Carow Hall, Sm. Conf R
December 02, 2007, 07:00 PM to 07:00 PM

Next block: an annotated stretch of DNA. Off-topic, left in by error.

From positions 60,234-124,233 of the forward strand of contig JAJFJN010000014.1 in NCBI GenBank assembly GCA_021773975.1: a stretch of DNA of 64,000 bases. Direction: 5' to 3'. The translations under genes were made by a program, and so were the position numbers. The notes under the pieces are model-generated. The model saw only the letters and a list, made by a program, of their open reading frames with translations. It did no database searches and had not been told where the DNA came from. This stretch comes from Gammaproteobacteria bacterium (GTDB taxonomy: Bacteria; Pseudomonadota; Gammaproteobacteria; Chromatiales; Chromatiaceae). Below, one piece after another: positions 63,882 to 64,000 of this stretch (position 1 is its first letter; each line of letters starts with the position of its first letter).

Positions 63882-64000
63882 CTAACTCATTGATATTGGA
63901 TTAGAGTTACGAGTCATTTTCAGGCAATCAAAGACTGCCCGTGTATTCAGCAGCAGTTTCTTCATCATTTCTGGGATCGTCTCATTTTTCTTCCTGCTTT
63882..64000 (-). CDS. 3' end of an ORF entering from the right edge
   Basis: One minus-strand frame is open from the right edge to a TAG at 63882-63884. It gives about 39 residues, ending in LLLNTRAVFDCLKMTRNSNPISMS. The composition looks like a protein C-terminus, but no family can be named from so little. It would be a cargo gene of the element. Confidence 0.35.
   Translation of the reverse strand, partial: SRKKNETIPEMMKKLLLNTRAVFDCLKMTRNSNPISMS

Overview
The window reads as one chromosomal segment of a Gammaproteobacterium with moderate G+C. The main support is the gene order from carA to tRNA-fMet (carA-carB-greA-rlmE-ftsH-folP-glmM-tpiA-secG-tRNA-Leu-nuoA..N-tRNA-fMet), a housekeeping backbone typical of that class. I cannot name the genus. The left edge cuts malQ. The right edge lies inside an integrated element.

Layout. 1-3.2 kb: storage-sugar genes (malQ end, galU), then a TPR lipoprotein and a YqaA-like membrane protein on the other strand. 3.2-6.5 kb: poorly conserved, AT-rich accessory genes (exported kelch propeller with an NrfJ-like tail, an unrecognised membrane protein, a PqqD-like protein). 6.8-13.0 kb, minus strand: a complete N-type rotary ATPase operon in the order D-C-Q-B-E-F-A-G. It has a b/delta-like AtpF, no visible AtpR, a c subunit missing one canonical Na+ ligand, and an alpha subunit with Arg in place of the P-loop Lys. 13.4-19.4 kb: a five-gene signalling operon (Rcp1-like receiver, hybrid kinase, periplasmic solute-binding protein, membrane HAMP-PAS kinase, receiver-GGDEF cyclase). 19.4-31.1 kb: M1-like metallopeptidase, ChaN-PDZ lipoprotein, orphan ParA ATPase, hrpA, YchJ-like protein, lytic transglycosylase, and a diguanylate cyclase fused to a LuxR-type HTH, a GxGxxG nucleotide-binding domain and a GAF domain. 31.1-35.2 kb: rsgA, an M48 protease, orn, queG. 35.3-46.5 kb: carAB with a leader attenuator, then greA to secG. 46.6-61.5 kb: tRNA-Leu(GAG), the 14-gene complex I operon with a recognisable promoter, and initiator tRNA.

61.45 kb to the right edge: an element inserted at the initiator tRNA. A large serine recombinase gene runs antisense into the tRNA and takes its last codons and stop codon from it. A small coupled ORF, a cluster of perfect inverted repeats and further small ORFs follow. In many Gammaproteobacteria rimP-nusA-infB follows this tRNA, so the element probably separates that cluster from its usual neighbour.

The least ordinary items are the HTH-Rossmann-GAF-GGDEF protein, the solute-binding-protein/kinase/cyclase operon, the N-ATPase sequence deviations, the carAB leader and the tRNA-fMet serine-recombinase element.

Abstract In an attempt to promote stability and safeguard public deposits the U.S. federal government has actively involved itself in the banking system. This dissertation examines a linchpin of federal banking policy, the Federal Deposit Insurance Corporation (FDIC). The main function of the FDIC is to provide absolute guarantees on insured deposits up to a set limit. This amounts to a federal subsidy for banks, and the greater risks banks assume, the greater the amount of the subsidy. Attempts by policy makers to undue the undesirable aspects of the subsidy have succeeded in limiting the extent of coverage to small banks but have codified into law that the largest banking institutions are considered ?too big to fail? (TBTF). This special status granted to TBTF banks confers upon them a funding advantage not available to their smaller competitors. This imbalance creates an incentive for banks to merge in order to create a bank considered TBTF, or for existing TBTF banks to purchase smaller banks; in either event the purpose is to capture the gains from the too big to fail status. This potential cause of bank mergers has only recently begun to enter the banking literature and has yet to be formerly tested. The purpose of this dissertation is to both layout the economic theory and to test empirically the role of too big to fail status in bank merger activity.